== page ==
The flight to San Francisco stands out in my memory as one of the most interesting I have ever taken. Please know that it was literally the third time I had ever gotten on an airplane. I was seated next to Beverly, who was a bit of a white knuckle flyer. About an hour into the flight, we experienced what is known as wake turbulence, which is when two airplanes get too close to each other and one gets caught in the wake of the other. This caused the plane to drop several feet, and by drop I mean like going on Tower of Terror at Disneyland. For just a moment we were all weightless.
Remember how I said that Beverly was a bit of a white knuckle flyer? Do you want to take a guess how she reacted to that?
If your guess was that she nearly dislocated my shoulder grabbing onto my arm than you would be correct.
This event did verify that I myself have no problem flying, as I was over it very quickly.
There is one other thing I want to mention about the flight. Getting a booth for this convention was a last minute thing and there had not been time to arrange for shipping cards to the convention center. Everyone who went had to take boxes of cards as their carry-on.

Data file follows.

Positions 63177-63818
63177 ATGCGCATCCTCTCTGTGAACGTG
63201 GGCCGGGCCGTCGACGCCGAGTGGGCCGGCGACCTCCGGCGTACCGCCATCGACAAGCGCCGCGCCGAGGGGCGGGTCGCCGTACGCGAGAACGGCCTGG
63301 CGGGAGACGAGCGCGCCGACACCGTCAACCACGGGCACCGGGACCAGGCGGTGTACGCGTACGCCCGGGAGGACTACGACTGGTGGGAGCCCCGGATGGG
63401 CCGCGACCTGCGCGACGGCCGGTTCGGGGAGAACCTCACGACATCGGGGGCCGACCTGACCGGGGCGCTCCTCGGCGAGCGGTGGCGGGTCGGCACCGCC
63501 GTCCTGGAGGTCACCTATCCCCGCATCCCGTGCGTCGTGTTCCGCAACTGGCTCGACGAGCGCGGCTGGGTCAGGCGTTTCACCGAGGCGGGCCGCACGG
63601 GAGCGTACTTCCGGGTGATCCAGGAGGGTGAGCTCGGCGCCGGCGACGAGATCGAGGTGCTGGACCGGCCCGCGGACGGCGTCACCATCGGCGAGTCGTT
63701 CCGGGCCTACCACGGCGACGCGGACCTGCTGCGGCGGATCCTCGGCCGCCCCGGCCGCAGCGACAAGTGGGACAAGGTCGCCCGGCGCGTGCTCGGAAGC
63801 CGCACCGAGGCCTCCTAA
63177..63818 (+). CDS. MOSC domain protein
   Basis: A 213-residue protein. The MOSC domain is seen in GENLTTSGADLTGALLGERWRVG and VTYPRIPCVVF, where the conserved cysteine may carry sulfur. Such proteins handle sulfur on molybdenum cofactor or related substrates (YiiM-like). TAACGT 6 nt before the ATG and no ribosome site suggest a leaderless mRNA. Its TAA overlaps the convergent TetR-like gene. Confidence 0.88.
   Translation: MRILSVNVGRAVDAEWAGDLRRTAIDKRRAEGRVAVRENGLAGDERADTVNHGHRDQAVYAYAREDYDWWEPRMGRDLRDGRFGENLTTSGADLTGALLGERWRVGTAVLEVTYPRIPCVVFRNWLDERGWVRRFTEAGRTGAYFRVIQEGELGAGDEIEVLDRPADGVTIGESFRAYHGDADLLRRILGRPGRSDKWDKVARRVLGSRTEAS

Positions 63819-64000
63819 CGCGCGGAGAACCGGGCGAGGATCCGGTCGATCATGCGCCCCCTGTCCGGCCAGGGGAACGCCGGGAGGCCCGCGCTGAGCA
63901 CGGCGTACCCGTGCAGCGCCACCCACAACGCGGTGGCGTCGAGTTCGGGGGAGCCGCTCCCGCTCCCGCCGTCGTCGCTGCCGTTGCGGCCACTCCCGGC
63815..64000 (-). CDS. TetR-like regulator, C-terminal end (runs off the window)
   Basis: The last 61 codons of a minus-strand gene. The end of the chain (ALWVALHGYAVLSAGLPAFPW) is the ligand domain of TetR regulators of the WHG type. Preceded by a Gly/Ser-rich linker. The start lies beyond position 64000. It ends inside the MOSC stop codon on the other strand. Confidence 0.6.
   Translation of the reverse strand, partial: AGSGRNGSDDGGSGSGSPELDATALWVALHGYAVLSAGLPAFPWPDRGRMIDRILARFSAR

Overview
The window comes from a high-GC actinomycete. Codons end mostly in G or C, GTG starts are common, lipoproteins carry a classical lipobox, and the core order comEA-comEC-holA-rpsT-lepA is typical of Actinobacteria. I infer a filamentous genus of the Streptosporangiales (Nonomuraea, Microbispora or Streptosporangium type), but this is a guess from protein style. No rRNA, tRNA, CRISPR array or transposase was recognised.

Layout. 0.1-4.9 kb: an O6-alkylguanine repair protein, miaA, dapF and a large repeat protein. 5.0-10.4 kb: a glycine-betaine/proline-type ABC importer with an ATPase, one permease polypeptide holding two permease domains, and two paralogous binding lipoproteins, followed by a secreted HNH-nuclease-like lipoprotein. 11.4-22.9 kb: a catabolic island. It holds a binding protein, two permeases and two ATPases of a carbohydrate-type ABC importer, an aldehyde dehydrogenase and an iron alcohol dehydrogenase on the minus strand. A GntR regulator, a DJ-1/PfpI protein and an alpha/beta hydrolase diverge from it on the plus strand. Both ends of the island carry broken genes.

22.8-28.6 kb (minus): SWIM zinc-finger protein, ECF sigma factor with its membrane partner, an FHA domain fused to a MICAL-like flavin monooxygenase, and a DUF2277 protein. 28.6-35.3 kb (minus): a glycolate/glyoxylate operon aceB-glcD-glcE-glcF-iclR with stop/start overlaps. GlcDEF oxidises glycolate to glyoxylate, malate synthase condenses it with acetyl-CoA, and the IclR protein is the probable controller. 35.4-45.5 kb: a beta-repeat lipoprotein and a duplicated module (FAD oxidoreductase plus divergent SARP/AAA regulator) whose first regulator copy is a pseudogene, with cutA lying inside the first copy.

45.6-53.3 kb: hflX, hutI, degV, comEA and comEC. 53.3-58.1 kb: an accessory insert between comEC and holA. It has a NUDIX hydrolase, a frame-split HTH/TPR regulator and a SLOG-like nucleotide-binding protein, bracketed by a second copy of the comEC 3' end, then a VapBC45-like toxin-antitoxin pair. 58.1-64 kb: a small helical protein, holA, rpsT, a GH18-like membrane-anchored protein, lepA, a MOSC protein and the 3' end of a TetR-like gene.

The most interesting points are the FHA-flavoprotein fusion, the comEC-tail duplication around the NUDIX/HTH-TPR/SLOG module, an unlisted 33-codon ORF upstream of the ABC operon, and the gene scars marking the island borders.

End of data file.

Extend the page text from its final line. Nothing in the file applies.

Once we arrived it was time to settle into the hotel room and head over to the hotel for set up. And when I say hotel room, I mean that we had just one room. WotC was still on a budget, and to save on costs they had all six of us sharing one room. We had a rotation on who got the beds. Beverly had an advantage in that her husband Rick was in town for unrelated reasons and she was able to stay with him a couple of nights. Her motivation for this was not just the cramped quarters. Several of us snored. The worst one was myself. At the time I had not yet been diagnosed with sleep apnea. If you have never heard an apnea sufferer snore, let me assure you it is epic. It was so bad that one morning I woke up to find that Ron had covered each ear with a rolled up pair of socks and tied a t-shirt around his head in an effort to block out the noise. Ron made it a point of never sharing a room with me again when we were both at a convention.